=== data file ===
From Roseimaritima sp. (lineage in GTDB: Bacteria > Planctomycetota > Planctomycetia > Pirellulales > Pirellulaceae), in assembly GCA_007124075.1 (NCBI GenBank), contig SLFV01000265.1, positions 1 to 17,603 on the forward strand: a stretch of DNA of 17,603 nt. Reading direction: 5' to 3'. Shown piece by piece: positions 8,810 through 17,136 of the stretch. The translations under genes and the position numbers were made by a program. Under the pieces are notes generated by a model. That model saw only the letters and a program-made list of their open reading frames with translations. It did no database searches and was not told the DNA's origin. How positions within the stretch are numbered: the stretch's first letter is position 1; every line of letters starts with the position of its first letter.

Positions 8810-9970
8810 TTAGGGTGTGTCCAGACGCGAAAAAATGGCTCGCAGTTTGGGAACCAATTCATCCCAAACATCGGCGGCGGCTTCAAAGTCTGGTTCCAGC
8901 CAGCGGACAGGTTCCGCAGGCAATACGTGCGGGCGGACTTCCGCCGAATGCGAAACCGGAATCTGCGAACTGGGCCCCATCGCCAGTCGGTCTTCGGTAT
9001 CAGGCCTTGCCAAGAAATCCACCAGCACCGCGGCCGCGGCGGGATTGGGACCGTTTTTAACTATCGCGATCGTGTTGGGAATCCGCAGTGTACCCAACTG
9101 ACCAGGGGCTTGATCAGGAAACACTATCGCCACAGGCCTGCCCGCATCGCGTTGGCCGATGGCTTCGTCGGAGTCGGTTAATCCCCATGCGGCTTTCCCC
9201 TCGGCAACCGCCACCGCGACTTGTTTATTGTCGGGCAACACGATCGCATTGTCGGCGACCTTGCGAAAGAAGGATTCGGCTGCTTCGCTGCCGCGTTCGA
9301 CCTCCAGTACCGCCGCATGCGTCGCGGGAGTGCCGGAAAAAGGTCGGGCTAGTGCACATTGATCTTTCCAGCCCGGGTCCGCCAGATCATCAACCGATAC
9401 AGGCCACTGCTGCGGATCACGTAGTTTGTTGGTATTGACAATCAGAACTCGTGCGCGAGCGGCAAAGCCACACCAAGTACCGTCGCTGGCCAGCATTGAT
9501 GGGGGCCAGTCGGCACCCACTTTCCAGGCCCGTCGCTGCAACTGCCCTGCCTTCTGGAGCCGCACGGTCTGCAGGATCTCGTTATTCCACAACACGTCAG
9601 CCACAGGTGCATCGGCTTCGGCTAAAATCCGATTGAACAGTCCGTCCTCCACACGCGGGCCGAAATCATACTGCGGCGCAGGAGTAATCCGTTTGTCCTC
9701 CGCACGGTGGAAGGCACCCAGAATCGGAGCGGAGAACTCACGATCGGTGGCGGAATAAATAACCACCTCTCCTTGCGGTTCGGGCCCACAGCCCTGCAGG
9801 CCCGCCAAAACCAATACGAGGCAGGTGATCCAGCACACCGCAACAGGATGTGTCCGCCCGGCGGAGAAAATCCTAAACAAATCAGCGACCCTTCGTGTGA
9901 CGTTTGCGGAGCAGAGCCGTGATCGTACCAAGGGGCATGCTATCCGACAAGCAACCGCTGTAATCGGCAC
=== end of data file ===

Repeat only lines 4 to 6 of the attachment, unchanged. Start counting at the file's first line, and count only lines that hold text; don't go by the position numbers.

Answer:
8901 CAGCGGACAGGTTCCGCAGGCAATACGTGCGGGCGGACTTCCGCCGAATGCGAAACCGGAATCTGCGAACTGGGCCCCATCGCCAGTCGGTCTTCGGTAT
9001 CAGGCCTTGCCAAGAAATCCACCAGCACCGCGGCCGCGGCGGGATTGGGACCGTTTTTAACTATCGCGATCGTGTTGGGAATCCGCAGTGTACCCAACTG
9101 ACCAGGGGCTTGATCAGGAAACACTATCGCCACAGGCCTGCCCGCATCGCGTTGGCCGATGGCTTCGTCGGAGTCGGTTAATCCCCATGCGGCTTTCCCC